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Greece at the bottom of the Equality Index
The new updated Equality Index reflects the slowdown in equality policies at the European level.

The data presented in this year’s report of the European Institute for Gender Equality (EIGE) are of great concern. The newly updated equality index clearly shows the slowdown of equality policies overall at the European level, while at the same time it ranks Greece in the last and continuously deteriorating position, compared to the rest of Europe (based on data up to 2015).

A decline in many indicators

More specifically, in the Equality Index, we note that Greece is the only country in the Eurozone that showed a decline in many of its indicators during the decade 2005-2015, remaining in last place in the list, as in the last two EIGE measurements in 2010 and 2012.

The largest declines are in the areas of money, health, and time available, among others, with inequality between men and women increasing in contrast to the general trend, while the risk in the population at risk of poverty is now significantly higher than the average.

Austerity policies and gender inequality

It is clear that, in addition to the extremely slow rate of improvement, which is characteristic of Europe as a whole, the imposed austerity policies and the consequences of the economic crisis have been an important aggravating factor for gender equality in Greece.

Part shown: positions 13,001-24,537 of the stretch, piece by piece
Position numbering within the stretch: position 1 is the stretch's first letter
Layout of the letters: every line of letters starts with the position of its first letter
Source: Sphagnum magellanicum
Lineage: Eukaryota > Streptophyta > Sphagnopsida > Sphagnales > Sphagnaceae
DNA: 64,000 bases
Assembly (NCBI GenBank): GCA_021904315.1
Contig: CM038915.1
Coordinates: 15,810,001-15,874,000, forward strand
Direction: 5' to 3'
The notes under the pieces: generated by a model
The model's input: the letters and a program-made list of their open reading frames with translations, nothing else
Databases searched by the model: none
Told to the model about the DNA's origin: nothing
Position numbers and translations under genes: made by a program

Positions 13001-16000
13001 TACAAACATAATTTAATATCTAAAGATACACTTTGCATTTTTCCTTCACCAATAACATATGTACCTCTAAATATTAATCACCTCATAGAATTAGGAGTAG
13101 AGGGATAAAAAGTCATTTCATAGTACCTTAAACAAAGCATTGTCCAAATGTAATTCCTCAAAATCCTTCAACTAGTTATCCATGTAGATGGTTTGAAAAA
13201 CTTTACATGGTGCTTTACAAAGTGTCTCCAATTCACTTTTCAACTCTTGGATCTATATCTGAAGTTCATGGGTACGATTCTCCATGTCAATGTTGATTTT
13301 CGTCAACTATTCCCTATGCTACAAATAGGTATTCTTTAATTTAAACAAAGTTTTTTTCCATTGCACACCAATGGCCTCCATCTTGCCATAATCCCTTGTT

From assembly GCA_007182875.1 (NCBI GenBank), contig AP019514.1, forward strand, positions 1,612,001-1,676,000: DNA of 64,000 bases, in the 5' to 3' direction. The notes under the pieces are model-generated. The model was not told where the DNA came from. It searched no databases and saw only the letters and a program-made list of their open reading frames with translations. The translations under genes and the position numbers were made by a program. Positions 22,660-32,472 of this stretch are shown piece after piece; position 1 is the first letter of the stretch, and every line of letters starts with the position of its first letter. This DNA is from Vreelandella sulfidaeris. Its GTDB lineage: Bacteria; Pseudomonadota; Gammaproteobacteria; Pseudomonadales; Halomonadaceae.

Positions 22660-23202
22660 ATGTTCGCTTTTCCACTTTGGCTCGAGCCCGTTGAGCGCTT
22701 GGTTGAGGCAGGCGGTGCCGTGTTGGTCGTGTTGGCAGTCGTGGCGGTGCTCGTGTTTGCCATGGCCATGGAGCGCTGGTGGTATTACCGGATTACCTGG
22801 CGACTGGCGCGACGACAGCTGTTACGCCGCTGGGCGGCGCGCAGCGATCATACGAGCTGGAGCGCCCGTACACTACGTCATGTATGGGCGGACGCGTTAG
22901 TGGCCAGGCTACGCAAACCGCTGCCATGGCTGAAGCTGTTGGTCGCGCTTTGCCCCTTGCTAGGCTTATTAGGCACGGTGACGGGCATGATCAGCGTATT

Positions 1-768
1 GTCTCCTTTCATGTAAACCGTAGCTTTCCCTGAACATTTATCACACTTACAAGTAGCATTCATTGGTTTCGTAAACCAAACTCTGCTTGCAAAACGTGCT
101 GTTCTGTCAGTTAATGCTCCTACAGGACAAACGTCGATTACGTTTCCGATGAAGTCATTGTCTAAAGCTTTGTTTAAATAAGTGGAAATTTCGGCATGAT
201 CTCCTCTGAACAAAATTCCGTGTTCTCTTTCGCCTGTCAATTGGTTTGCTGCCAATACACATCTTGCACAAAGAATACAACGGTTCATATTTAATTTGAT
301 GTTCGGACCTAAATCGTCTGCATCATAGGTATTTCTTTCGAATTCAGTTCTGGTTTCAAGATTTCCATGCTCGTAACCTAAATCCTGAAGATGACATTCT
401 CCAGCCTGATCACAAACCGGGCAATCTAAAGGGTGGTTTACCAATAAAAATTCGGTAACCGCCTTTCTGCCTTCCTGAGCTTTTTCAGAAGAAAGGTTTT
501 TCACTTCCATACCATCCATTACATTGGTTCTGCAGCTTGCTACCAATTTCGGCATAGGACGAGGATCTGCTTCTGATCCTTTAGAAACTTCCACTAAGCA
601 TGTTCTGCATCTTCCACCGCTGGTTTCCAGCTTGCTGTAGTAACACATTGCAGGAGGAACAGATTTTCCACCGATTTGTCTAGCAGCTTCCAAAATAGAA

The Diotima Centre, having as one of its main actions the integration of gender equality in all levels of political and social life, stresses the strong necessity of taking a number of legislative and not only initiatives in order to immediately reverse the situation created for women living in our country.

The full utilization of the tools of the UN’s “Sustainable Development Goals (Agenda 2030)”, the successful completion of the “National Action Plan for Gender Equality (NAPG) 2016-2020” of the General Secretariat for Gender Equality, as well as the ratification of the “Istanbul Convention” of the Council of Europe for the elimination of violence against women, are only some of the necessary first steps in this direction.

* Note: The Gender Equality Index is a tool for measuring progress on gender equality, developed by the European Institute for Gender Equality. The Index has six main strands: work, economic situation, educational attainment, time, representation in decision-making, and health.

It also includes two complementary axes: violence against women and intersectional inequalities. It provides the necessary visibility on areas that need improvement and encourages political leaders to take the necessary initiatives that effectively strengthen gender equality at the national and European level.


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